And you can always drape a sweater over your hands and concertina! 

 

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When sound was bothering me on a metal ended concertina I used paper tape for bandages on a few spots on the outside of the grill.  It is very low tack and doesn't leave a residue.  It is a thin tape designed to hold gauze on wounds and not pull off your skin when removed. I never had it pull off any finish on my metal ended connor, but I wouldn't leave it on for more than a couple of days in a row.  If you use any tape test it on something else to see if it leaves residue, something you don't want to deal with  I was also encouraged by my teacher that sometimes, "playing like the babies are asleep in the next room" will actually help me work on dynamics.  For my own personal protection when I really want to honk away I use ear protection.  The modern ear plugs with silicone cups surrounding a rather complex small filter work really well.  I have seen them marketed  as Eargasms and I with other names.   I find I can hear others speak to me in noisy sessions but no longer have ear pain should I find myself next to a banjo or bohran, let alone the volume I can get on my own instrument.

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Posted (edited)
10 hours ago, LateToTheGame said:

...For my own personal protection when I really want to honk away I use ear protection.  The modern

ear plugs with silicone cups surrounding a rather complex small filter work really well...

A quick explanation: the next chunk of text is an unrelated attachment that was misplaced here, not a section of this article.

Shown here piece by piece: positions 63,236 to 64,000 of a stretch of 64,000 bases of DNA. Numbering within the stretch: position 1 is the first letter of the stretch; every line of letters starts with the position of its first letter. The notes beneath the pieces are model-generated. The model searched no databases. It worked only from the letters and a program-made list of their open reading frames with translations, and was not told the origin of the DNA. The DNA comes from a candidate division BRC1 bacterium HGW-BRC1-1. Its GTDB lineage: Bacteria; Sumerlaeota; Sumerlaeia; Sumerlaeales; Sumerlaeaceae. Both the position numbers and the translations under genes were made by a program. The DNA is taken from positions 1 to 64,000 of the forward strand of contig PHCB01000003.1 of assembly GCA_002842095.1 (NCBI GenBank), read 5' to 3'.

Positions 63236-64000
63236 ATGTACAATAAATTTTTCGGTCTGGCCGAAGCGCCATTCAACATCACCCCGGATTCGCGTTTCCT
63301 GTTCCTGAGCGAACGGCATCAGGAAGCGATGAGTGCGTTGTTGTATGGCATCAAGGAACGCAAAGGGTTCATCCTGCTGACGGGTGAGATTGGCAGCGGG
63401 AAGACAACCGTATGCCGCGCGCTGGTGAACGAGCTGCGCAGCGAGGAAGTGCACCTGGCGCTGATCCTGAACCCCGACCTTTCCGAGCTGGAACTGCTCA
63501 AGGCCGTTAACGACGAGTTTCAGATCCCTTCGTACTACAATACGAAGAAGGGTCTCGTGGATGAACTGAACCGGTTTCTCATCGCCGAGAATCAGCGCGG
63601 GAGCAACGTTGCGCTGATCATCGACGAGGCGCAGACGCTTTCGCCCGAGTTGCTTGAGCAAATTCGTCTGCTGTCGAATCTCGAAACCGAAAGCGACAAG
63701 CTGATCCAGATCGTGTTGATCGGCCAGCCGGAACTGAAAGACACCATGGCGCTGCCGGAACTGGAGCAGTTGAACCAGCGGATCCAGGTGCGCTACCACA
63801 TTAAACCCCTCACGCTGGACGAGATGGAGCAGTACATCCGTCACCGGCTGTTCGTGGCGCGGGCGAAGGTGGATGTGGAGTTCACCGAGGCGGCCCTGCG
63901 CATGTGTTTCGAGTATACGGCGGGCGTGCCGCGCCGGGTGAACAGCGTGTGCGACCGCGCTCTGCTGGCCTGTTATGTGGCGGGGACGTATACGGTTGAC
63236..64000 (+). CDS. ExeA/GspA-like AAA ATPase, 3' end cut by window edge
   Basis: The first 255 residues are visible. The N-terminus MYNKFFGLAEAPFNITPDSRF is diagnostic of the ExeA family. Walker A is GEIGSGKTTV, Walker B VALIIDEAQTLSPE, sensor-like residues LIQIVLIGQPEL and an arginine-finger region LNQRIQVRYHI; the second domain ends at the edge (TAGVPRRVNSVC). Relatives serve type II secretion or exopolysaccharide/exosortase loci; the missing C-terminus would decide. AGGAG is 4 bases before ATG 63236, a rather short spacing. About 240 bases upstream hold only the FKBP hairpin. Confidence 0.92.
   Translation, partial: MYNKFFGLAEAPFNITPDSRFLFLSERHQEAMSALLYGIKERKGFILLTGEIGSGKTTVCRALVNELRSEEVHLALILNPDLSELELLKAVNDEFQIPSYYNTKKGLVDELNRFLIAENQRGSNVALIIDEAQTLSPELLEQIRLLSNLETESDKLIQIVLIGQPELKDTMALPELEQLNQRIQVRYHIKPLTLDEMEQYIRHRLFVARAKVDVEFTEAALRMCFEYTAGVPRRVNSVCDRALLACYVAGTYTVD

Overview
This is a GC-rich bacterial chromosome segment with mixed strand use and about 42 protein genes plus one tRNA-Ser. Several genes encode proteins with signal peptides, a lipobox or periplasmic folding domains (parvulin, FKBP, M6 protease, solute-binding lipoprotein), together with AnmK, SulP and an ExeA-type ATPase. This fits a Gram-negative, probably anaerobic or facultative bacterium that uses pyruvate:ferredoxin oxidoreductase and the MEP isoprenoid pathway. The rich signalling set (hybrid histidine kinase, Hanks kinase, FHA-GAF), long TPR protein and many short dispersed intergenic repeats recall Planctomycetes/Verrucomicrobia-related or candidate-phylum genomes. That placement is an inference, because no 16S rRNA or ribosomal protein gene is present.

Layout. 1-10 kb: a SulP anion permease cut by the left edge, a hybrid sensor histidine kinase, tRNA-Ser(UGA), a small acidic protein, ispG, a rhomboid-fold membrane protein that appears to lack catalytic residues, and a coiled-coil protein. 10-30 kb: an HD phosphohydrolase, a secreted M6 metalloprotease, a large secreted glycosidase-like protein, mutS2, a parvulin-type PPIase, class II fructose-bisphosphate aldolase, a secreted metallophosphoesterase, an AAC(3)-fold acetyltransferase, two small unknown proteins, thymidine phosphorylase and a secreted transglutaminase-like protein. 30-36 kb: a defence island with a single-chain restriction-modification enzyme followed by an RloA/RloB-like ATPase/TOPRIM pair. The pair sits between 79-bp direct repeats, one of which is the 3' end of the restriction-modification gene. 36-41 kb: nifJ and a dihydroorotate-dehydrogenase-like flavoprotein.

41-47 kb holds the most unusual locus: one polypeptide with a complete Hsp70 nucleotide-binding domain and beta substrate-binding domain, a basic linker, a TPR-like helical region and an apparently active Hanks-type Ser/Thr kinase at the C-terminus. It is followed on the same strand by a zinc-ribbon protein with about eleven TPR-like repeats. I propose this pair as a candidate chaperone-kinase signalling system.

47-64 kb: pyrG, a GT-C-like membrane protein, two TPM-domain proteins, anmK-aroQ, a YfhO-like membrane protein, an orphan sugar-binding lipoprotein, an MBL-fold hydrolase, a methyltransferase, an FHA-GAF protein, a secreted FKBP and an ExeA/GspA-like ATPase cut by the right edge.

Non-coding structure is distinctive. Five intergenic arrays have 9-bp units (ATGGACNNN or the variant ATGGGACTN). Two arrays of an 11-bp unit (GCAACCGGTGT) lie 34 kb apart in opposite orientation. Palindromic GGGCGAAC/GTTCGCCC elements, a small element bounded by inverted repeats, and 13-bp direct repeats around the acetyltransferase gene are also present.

Agreed - I use 'em on long train journeys - when I can get a train, that is (I live in Northern Rail territory!). Unfortunately, they don't filter

out the announcements about over-priced refreshments after every station though.

 

Serious point, which I think I may have made before. If you do use these silicone based ear-plugs, do be careful when removing them.

The seal is so good that if you just pull the buggers out, you'll pull your brains out at the same time! They usually come with a short

leaflet describing how to remove these things safely.

 

Oh, aye, buy them at an industrial clothing/safety equipment supplier - they will be a fraction of the price you'll pay at a pharmacy.

Edited by lachenal74693

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When I started playing, I over pushed the bellows and everything was loud, in particular the  chords! I have found that playing along with a YouTube video set to a low volume helps me control my volume. It makes me play soft enough to hear the speakers. Other times, I'll up the speaker volume and increase my level. Going back and forth from time to time has helped me play with clarity at a lower volume. 

I suggest that you look for a YouTube version of a tune in the correct key. 

Crag Road, McHughs and The Mist Covered Mountain is one example.